Expert Blasts Article Claiming That Vegan Diet Leads To Blindness

The article reads: "Around 500,000 people in the UK follow a vegan diet – and it could be making them blind"
A recent article has claimed that vegans could be in danger of becoming blind (Photo: Amanda Dalbjorn)‍

A health expert has blasted an article claiming that plant-based diets could lead to blindness.

A Daily Star piece titled Eating this popular food could be making you blind has prompted Dr. Justine Butler from Viva! Health to brand it as 'this week's silly headline', calling it out for 'sensationalism at its very worst'.

The story refers to a psychologist who claims vegan diets could lead to ischemic retinopathy (blindness) due to vitamin B12 deficiency.


The article claims: "Vitamin B12 is found in eggs, meat, fish and dairy products – so without taking supplements, many vegans could be facing debilitating symptoms."

As well as the psychologist, Nutritionist Sophie Ortega told the publication that a vegan client of hers dealt with B12 deficiency - and that it was endangering her health.

Ortega said: "It was as if she preferred to lose her sight…rather than betray her commitment to animals."

The article also describes veganism as a trigger for orthorexia - an unhealthy preoccupation with healthy eating.


In a Viva! piece titled 'Blind Hypocrisy', Dr. Butler goes on to explain that there is no evidence showing that going vegan leads to blindness.

She adds: "However, there is very good evidence that a poor diet (burgers and chips) can lead to serious health problems, including all our major killers – heart disease, diabetes and cancer.

"On the other hand, the huge EPIC study found a clear link with the risk of cataracts being highest in high meat-eaters decreasing progressively in low meat-eaters, pescaterians, vegetarians and vegans. 

"Vegans had the lowest possible risk of cataracts, 40 per cent lower than meat-eaters."

Dr. Justine Butler refutes claims that vegan diets are more likely to lead to eating disorders (Photo: Jennifer Burk)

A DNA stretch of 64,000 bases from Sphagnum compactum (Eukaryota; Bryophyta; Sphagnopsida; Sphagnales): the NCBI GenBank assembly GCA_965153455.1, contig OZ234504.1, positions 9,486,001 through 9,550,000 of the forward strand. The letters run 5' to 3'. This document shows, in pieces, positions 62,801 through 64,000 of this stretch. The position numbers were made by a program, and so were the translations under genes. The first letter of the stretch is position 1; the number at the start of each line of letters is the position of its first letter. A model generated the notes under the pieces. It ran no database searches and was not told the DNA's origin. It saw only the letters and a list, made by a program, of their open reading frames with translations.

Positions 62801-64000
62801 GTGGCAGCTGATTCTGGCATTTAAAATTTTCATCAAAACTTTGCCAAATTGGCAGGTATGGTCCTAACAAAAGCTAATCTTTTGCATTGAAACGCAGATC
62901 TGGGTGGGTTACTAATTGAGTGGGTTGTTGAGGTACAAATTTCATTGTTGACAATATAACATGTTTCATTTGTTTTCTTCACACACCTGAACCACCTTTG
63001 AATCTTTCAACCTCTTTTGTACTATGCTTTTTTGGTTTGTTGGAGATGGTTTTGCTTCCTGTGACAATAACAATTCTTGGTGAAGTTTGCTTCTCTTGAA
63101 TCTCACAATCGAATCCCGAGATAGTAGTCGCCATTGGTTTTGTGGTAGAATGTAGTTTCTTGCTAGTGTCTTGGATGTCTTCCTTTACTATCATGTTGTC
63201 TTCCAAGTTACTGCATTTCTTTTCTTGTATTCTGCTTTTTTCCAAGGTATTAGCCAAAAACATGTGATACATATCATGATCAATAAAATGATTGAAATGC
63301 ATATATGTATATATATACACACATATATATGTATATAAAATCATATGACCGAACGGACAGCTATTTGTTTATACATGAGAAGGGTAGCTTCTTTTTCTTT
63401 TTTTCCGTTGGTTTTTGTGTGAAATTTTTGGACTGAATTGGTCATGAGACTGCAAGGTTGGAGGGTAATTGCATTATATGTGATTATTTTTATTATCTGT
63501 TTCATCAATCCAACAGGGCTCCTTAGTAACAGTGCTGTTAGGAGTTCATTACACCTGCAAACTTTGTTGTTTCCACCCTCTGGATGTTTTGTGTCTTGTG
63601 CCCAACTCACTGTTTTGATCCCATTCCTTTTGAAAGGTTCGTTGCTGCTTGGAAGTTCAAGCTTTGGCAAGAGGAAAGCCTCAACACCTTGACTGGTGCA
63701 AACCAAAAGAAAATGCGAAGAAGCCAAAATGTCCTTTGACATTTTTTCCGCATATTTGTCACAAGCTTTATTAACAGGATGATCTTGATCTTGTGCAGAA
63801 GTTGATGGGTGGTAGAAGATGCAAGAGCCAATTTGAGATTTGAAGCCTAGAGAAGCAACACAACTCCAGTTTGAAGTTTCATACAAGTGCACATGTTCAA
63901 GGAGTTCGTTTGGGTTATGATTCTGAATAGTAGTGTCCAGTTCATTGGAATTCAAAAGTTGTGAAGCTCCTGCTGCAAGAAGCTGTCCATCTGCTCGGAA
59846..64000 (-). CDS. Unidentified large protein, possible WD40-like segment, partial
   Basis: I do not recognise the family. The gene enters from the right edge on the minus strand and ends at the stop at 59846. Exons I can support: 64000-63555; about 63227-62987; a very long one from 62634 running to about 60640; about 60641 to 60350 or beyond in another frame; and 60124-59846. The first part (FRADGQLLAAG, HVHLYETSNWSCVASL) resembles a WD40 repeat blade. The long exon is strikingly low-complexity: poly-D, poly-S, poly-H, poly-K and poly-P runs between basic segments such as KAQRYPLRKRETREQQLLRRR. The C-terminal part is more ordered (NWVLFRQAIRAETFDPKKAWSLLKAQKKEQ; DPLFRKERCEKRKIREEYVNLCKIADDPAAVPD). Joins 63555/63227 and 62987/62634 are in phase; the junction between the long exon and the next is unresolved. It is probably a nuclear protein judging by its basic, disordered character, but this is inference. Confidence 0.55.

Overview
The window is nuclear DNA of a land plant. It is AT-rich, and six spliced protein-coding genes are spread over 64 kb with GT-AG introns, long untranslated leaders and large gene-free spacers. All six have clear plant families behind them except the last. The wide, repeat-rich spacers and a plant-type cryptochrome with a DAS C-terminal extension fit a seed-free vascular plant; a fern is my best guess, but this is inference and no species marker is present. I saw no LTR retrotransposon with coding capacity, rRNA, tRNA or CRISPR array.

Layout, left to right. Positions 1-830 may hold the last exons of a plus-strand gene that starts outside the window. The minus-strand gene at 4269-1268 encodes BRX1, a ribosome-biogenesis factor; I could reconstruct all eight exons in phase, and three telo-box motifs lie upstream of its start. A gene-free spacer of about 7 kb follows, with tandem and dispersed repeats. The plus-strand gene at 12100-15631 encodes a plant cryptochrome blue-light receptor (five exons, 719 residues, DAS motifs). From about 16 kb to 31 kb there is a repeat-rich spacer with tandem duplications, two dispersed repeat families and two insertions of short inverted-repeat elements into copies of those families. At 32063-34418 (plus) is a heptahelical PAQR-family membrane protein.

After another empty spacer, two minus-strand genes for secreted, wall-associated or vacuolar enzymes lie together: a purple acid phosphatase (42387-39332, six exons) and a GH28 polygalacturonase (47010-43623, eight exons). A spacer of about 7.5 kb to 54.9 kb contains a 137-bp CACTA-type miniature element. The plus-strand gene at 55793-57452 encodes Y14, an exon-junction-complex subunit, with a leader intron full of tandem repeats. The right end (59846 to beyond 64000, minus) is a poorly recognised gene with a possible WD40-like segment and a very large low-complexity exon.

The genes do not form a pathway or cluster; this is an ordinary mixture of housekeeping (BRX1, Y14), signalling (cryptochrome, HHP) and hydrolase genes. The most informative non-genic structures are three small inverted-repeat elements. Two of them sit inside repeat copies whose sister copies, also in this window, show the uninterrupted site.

Dr. Butler also clarified that research has shown vegan people with eating disorders made the dietary change after the onset of the disease.

"Evidence shows that semi-vegetarianism (as opposed to true vegetarianism or veganism) is more likely to be related to disordered eating and that true vegetarians and vegans are the healthiest," she says.


Dr. Butler warned that B12 is a problem for omnivores and vegans alike.

"In the U.S., everyone over 50 is advised to take a supplement or eat B12-fortified foods as B12 from animal foods is bound to animal protein, making absorption difficult. 

"Oh, and the B12 in meat and dairy isn’t there ‘naturally’ – farmed animals are fed B12 supplements as their food doesn’t contain it."

This is why she recommends people to cut out the 'middleman', and take their own supplements.


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Disclaimer: The opinions expressed in this article are prepared in the author's capacity and do not necessarily reflect the views and opinions of Plant Based News itself. 

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PBN Contributor:

Diana is a London-based writer dedicated to bringing you the latest updates in ethical consumerism and plant-based nutrition. She is a recent media graduate with extensive journalistic experience, and writes in hopes of changing the narrative. You can follow Diana on Instagram and Twitter @dianalupica

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